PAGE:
Based on the literature, the researcher set up the survey, using scales that were

already validated in previous studies. All these scales, which were translated into

Vietnamese using a translated and back translated procedure, used a five-point Likert

scale varying from 1 (completely disagree) to 5 (completely agree).



Personal values comprised two environmental value orientations: collectivistic

values (CV) and individualistic value (IV). The items measuring value orientations

were based on MCCarty and Shrum (2001)

CV1 I am working hard for the goal of a group, even it does not result in my

personal recognition.

CV2 I am a cooperative participant in group activities.

CV3 I am readily helping others in need of help.

CV4 I am doing what is good for most of the people in the group, even if it

means that individual will receive less.

CV5 I am sharing with others.


I am unique, different from others in many respects.


I am competitive with others.


I am working independently from others.

Consumers’ attitude toward individual consequences of the purchase (ICP)

was measured by 3 items which was adapted from scale of Follows and Jobber (2000)

ICP1 If green products do not fit my need properly, I will choose the

alternative ones.

ICP2 If green products are not convenient to use, I will choose the alternative


ICP3 If green products do not come in wide range of size, I will choose the

alternative ones.

Consumers’ attitude toward the environmental consequences of the

purchase (ECP) was measured by 4 items according scale of Winterich and Naylor


ECP1 It is important to me that products I use do not harm the environment.



ECP2 I consider the potential environmental impact of my purchase when

making many of my decisions.

ECP3 My purchase habits are affected by my concern for the environment.

ECP4 I am willing to be inconvenienced in order to take actions that are more

environmentally friendly.

Environmental commitment (EC) is, in this study, mentioned above that

commitment indicate on future actions through expectation, whereas loyalty

emphasize on past actions through satisfaction. So, the measuring commitment scale

was adjusted from Zeithaml et al., (1996)

EC1 I would like to purchase green products in the future.

EC2 I would like recommend green products to friends or others.

EC3 I would say positive things about green products to others.

EC4 I would encourage others to buy green products.


Based on literature from many previous studies, the author proposed six

hypotheses which were presented in Chapter 2. After that, the researcher drew the

proposal model indicating the relationship among personal values, consumers’ attitude

toward consequences of purchase, environmental commitment.

Next step, the preliminary scale were selected for measuring constructs, as well

as conducting main survey of questionnaire. The author adjusted the questionnaire

again in order to make it easier to understand and more suitable with Vietnam market.

After finishing the properly final questionnaire, the survey was conducted by using

convenience sample which collected from consumers in Vietnam.

The process of the quantitative research was followed these below steps:


Step 1: The researcher composed the questionnaire for the research:



After the author designed questionnaire in English, it was translated into

Vietnamese so as to deliver to respondents.(see in Appendix A and Appendix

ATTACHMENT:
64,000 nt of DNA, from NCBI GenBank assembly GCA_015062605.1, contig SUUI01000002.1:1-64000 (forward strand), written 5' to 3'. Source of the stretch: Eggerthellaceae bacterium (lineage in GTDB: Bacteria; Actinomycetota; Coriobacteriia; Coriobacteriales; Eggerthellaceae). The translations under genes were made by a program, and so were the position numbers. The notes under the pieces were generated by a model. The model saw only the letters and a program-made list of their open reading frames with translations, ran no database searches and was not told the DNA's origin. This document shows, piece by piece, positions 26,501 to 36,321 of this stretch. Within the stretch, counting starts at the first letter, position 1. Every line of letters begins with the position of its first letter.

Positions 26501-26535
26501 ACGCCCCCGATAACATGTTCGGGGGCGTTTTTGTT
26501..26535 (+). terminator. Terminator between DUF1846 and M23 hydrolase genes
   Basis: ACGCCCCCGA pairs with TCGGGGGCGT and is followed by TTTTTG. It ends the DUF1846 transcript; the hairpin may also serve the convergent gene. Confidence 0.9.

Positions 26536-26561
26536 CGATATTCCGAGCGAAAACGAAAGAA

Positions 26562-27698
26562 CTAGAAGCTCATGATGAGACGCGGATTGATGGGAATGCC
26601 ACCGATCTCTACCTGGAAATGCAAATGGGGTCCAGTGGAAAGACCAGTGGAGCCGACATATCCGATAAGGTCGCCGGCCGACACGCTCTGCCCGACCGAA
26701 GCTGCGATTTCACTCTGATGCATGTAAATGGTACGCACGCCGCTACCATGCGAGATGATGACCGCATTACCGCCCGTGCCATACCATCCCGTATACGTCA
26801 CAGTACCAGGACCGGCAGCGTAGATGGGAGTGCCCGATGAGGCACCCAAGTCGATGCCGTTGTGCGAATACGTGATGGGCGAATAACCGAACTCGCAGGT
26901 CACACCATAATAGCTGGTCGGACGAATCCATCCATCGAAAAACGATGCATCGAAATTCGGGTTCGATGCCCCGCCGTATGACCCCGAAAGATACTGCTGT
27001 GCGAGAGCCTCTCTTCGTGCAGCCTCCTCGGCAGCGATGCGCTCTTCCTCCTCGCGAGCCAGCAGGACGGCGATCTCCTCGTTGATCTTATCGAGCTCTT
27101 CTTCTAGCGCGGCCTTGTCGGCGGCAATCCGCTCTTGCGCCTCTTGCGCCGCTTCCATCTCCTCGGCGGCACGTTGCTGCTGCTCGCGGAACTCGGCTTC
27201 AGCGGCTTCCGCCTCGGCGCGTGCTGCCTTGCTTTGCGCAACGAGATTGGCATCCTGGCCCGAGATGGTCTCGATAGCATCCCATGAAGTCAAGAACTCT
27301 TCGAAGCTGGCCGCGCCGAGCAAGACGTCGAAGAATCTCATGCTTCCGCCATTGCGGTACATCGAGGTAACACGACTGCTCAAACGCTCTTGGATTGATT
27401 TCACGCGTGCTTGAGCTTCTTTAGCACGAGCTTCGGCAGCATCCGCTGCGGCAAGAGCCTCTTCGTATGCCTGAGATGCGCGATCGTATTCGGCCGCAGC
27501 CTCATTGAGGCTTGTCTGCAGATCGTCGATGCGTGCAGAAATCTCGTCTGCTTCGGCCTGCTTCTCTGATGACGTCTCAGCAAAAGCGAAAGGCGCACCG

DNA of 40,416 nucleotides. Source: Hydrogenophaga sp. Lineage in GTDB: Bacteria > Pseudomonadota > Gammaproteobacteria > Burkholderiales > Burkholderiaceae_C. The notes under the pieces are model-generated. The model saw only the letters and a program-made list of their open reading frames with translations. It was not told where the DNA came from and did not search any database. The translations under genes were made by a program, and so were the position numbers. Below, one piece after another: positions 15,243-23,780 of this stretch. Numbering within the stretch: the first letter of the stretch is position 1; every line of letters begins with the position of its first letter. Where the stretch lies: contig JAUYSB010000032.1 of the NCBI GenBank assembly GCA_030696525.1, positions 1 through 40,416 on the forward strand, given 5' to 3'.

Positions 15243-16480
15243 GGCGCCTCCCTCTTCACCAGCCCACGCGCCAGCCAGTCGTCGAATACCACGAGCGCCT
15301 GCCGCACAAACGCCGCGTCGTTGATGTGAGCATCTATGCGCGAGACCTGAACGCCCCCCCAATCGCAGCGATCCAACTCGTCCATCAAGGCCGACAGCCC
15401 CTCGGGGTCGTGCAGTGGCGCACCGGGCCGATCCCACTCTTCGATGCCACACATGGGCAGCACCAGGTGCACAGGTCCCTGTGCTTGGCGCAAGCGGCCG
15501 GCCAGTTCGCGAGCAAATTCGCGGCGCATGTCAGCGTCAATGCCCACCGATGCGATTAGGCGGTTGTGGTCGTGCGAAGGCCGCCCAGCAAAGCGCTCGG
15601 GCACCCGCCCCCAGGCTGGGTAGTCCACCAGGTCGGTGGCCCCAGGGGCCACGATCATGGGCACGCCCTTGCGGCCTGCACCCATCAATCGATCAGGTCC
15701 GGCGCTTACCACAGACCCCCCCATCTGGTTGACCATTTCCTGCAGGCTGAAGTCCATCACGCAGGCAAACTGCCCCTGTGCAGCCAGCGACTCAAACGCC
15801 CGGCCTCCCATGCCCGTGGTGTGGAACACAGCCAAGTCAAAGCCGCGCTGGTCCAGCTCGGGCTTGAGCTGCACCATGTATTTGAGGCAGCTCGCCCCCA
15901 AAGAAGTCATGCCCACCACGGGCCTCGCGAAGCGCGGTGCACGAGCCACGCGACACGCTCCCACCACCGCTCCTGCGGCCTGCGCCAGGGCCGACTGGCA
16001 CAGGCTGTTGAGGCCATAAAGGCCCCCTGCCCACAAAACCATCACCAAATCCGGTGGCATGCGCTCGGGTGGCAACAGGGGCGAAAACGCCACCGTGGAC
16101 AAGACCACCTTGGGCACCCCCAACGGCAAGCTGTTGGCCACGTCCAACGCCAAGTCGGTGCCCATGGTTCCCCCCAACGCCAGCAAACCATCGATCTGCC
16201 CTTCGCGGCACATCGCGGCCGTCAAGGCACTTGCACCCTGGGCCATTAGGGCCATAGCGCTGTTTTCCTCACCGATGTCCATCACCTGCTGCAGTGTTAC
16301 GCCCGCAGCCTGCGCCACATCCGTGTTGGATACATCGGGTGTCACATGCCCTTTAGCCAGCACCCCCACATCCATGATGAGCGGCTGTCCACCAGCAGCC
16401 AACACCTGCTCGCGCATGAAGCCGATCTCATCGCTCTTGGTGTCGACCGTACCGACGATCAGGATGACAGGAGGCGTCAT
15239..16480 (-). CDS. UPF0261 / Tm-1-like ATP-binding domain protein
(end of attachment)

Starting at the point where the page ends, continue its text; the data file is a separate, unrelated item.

Step 2: The researcher defined the sample size of the study:

In general rule, according to Hair et al. (2010), the minimum sample is

at least 5 observations for each scale; and the sample size should be 100 or

greater. In so doing, the model in this study consists of 5 factors with 19 items,

so that the minimum sample size should be 19*5 = 95 observations.

For standard multiple regression analysis, Tabachnick and Fidell (1991)

recommended the required sample should be n > 50 + 8m (m: number of

independent variables. In this research, there are 4 independent variables.

Therefore, to run multiple regression requires the minimum sample n > 50 +

8*4 = 82 observations.

The researcher used the sample size at 150 observations which was

appropriate for both EFA and multiple regression analysis.

After that, data was conducted based on convenience sampling method.


Step 3: The researcher delivered the questionnaire to the respondents at

the time the research was deployed.

The hard copies of questionnaires were directly delivering to

respondents. Besides, the online questionnaire was also broadcasted by Google

docs. The link of the online survey was sent to informants via email and

facebook. After clicking on the link, the respondents could answer the survey

by keying their answers and submitting them to the researcher.

Data collection was conducted during 12 days.


Step 4: The research checked again the received questionnaire in order

to make sure suitable results.



Literature review

Preliminary Scale

Quantitative research


Compose questionnaire

Define sample size

Delivery questionnaire and collect data

Data cleaning

Encode and input the data set

Data analysis


Cronbach’s alpha


Multiple Regression Analysis

Writing the report

Figure 3.1: The research process


For analyzing collected data in this study, researcher used the Statistical

Package for Social Science (SPSS) software version 22.0. Moreover, for sample

description, Microsoft Excel was used besides SPSS in order to statistic the sample,

compare the results. Next steps, the reliability and validity of scales were checked by

using Cronbach’s alpha and exploratory factor analysis (EFA). After that, Multiple

Regression was used for testing the relationship between independent variables and

dependent variables as proposed hypotheses.